Organizing, Redesign & Staging

Thursday, June 19, 2008

From List to Making it Happen

It's great to have a To-Do List or plan of what you want to do. But the critical step is the action plan of how that To-Do List or plan is going to get done. Often I see clients who make tons of lists or reminders or talk about how they've thought of all the things they would like to organize, do, make or whatever.

These lists, once written or thought of, however, do not always get accomplished. The paper is put on the refrigerator or stuffed somewhere and end up becoming a piece of clutter to be disposed of. Just looking at the list or talking about the plan becomes a reminder of all that needs to be done, and often people get frustrated or overwhelmed and end up saying 'never mind'.

Here's some suggestions for going that extra step:

  1. Be realistic. Definitely put down things you want done, but keep money, time and resources in mind.
  2. Be specific. Don't include multi-step, complicated projects on your list; break them down into specific, easier-to-do tasks.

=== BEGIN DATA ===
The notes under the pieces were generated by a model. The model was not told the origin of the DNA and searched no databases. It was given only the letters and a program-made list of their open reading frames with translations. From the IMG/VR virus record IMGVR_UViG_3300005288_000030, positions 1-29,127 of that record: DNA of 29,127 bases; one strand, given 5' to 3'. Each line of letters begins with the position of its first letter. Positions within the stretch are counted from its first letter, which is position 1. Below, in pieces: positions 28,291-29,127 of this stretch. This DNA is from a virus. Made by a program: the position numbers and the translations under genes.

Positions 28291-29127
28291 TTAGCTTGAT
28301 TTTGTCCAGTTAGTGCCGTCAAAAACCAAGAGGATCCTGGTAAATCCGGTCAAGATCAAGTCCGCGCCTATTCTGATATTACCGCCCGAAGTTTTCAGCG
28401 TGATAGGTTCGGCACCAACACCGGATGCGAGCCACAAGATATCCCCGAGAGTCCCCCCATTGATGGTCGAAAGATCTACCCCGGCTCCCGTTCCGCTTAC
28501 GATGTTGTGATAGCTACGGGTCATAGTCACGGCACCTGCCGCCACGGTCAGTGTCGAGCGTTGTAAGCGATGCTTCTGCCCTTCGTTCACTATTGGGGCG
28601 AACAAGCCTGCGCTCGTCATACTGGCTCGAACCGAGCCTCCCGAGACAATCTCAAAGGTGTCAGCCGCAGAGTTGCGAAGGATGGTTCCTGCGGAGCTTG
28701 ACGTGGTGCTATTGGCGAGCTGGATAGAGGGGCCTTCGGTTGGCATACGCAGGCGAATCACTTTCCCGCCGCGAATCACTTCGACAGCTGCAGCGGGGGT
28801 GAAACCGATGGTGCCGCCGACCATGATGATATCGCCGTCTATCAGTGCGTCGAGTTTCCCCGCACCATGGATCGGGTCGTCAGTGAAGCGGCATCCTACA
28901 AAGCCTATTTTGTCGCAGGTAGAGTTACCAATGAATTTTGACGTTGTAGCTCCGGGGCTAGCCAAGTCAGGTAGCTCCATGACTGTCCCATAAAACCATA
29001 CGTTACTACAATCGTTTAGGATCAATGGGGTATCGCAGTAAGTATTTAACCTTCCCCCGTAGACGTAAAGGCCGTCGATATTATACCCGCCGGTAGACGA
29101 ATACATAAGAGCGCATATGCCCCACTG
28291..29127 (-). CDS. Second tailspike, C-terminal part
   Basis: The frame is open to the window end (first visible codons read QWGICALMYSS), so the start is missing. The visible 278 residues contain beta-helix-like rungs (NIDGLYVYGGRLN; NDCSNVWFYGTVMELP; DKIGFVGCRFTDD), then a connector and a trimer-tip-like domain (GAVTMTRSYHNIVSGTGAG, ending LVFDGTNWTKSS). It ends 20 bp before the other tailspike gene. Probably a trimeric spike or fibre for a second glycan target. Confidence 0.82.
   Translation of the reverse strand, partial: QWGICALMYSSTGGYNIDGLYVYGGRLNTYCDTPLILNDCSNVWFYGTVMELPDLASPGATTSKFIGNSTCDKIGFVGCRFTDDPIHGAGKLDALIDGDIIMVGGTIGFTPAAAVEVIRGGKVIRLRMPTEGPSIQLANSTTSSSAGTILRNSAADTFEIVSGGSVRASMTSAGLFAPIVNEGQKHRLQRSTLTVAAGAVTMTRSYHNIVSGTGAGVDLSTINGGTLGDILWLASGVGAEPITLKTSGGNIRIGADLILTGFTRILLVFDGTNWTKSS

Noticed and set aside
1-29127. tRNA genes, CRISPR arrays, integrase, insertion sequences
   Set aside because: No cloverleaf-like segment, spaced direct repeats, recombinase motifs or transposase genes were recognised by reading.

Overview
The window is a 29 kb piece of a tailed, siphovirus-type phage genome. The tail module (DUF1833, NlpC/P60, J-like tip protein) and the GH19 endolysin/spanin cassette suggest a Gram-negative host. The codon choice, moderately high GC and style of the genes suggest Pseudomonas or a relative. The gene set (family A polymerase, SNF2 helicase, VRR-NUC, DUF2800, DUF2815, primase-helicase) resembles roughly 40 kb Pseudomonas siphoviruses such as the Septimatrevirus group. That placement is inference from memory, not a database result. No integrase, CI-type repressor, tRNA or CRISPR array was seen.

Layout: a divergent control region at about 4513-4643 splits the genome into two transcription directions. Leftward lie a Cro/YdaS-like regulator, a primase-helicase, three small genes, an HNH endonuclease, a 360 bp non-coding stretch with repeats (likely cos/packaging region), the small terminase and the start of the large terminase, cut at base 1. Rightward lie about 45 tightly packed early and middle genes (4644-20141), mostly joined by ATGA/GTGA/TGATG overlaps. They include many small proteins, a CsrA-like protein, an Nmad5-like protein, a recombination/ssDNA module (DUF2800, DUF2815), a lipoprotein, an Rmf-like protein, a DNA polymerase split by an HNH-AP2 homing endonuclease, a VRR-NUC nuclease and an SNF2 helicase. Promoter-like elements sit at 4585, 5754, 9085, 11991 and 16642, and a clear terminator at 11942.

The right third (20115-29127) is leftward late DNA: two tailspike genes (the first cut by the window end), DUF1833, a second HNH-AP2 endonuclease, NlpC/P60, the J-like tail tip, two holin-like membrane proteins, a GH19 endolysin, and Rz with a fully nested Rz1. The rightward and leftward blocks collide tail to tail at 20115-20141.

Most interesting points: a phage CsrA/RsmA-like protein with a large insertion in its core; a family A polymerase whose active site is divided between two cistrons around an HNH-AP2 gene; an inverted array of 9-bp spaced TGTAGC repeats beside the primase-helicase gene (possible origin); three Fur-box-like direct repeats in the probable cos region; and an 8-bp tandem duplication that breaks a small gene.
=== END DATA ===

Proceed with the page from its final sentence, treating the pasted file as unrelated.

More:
3. Put accountability in place. Make specific ways to check as to how you're doing on the list. Have regular reminders or dates to keep you on task.

Here are some other tips for setting priorities*:

  • Use a paper-based, electronic or computerized list to keep track of your tasks, instead of relying on your memory. A list will give you a clear idea of what you need to accomplish.
  • Which tasks could you handle another day? If you would face no consequences by moving a task forward, move it ahead another day or another week.
  • Know the difference between important and urgent. Important means a task needs to be done, while urgent means it must be done immediately. Knowing the difference between the two will make prioritizing easier.
  • Realize that you can't do everything. This will help you to realistically prioritize your tasks.
  • Determine if postponing the task would affect other projects you are working on. Tasks and projects can have a domino effect. If you do one task, yet fail to do another, you may have wasted effort on the first task.
  • Set clear goals. There's a saying, "If you don't know where you're going, how will you know when you get there?" By not setting clear goals, you may be accomplishing tasks with short-term benefits.
  • Are you making a task a top priority because it's easy? Don't be fooled by easy tasks, especially when they could be done days or weeks later.
  • Focus on quality, not quantity of tasks. Accomplishing a few tasks that are a higher priority is better than accomplishing several lower priority tasks.
    [*from home office expert Lisa Kanarek]